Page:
[Tutor] Answers to homework assignments? No!

Karl Pflästerer sigurd at 12move.de
Fri Jan 23 16:40:47 EST 2004

On 23 Jan 2004, Danny Yoo <- dyoo at hkn.eecs.berkeley.edu wrote:

> think that someone's asking a question because it's a homework assignment,
> and if you realy want to help that person, please don't give direct
> solutions.

Most of ther time I don't but here I saw no harm in doing so.  The OP
was so honest to state it was homework but he also showed that he had
first tried finding a solution himself.  That's not the kind of question
you imagine if you think of the typical homework question: 'Hi folks; My
friend has such and such problem; Who can write a solution'.  If I read
something like this I don't answer.

> In this case, Chris has explictely stated that it's homework, so we don't
> even have to guess.  It's homework, and most online communities will treat
> such questions, for the most part, as out-of-bounds:

Well but we are individuals and have to decide each on our own if is
approbiate to naswer or not and if yes in what way we answer.

>     http://www.catb.org/~esr/faqs/smart-questions.html#homework

I know these papers from ESR (if simply he wouldn't have such an odd
attitude concerning weapons (but that absolutely OT here)).  His 'smart
questions' is a good paper (sometimes a bit harsh).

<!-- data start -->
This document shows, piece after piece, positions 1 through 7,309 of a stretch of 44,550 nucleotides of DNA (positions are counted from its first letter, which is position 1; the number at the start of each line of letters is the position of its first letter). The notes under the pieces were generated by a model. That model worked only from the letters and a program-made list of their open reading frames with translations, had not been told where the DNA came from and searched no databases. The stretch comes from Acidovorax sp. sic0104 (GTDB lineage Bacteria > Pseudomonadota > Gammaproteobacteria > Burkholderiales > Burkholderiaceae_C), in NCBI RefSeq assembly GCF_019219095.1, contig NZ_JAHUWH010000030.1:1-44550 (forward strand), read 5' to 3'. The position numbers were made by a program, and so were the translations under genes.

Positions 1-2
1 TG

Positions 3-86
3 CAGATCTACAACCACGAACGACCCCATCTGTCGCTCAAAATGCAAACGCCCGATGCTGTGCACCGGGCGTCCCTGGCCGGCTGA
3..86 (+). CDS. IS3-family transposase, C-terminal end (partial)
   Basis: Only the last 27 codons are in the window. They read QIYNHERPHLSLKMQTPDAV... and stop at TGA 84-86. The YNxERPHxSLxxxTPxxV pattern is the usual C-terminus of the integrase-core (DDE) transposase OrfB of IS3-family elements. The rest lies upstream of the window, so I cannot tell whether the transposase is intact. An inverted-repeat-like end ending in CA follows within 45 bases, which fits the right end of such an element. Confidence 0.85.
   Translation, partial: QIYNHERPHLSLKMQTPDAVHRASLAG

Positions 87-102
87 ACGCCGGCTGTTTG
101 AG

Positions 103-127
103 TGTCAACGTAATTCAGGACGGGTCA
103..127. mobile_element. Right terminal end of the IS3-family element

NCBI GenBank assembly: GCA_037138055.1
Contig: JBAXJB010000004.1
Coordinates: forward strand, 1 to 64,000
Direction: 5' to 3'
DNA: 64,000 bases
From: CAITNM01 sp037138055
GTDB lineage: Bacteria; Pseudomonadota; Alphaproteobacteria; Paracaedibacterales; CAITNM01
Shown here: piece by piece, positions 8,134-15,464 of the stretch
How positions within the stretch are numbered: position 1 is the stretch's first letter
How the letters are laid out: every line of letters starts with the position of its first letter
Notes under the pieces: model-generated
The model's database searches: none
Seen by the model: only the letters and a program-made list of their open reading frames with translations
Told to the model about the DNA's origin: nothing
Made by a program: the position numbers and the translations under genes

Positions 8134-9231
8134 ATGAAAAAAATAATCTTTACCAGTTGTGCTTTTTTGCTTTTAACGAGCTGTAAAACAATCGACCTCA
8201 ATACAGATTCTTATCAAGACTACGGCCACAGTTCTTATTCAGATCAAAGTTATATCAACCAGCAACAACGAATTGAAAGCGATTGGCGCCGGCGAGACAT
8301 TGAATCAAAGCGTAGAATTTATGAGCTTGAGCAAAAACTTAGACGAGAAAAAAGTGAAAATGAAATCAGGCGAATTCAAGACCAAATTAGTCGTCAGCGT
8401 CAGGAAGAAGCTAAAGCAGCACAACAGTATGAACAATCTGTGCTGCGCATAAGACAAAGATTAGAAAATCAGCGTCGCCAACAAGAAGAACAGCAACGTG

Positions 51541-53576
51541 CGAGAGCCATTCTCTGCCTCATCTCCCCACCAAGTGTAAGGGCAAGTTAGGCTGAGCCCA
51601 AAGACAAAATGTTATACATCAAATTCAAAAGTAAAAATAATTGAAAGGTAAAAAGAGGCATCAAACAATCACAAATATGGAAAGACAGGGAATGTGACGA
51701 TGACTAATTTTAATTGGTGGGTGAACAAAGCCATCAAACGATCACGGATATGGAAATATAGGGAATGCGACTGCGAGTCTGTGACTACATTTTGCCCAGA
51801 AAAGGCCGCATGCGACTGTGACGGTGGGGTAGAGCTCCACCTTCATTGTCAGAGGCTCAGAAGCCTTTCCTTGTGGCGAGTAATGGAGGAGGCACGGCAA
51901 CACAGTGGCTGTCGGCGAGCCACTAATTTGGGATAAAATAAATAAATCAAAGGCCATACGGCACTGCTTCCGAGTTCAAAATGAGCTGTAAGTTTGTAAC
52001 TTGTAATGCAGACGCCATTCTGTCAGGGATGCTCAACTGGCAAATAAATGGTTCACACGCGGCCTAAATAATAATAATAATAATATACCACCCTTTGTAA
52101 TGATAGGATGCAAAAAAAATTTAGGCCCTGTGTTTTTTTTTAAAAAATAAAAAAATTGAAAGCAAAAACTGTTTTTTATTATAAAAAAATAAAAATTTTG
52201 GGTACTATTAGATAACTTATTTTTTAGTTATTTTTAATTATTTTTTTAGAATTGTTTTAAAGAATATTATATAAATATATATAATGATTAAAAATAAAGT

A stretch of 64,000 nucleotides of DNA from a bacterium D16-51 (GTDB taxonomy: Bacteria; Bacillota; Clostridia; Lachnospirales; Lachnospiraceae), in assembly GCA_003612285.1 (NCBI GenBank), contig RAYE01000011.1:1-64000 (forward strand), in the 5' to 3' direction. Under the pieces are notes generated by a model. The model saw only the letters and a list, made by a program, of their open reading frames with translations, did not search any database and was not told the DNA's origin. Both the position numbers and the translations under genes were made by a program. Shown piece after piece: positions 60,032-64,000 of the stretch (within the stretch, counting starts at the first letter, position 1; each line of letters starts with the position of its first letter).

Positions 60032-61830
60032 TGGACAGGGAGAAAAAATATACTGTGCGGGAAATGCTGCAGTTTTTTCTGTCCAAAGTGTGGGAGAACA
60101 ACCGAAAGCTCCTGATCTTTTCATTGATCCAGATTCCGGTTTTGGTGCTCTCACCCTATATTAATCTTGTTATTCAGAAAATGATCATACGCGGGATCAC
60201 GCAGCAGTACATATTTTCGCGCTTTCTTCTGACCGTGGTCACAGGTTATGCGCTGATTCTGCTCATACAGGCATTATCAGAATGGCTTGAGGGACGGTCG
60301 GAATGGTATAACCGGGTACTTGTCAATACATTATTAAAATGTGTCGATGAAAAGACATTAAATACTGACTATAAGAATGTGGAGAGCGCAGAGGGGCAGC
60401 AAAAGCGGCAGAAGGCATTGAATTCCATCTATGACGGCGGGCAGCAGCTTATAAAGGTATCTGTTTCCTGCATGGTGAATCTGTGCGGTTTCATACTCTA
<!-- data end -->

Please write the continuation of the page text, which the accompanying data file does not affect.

> Chris is having problems with the assigment because there's an obstacle
> somewhere in his knowledge.  The best thing we can do for him is to
> identify those obstacles, and show him good climbing techniques that apply
> to more than that single problem instance.

Maybe yes maybe no.  In nearly every case I would write the same as you
(here I'm a bit biased :-) ) but don't forget sometimes the easiest way
to understanding is a clear and simple solution.

> But to just skylift him by helicopter and drop him across doesn't help him
> in the long run.  In fact, it does him great harm.

Here in that case I didn't saw it that way; above I explained why.  I
first thought about rot13 the answers (as kind of spoiler space) but
decided then against it.

> resist and to keep John Holt's "How Children Fail" in mind:

>     http://educationreformbooks.net/failure.htm

I don't know the book; at first glance it seems to be reasonable.  But I
don't want to say more since I didn't read it (only the abstract) and
because that's absolutely OT here (as my answer).

So if you think there's more to say please use pm so not to disturb the
mailing list.

Please do *not* send copies of replies to me.
I read the list

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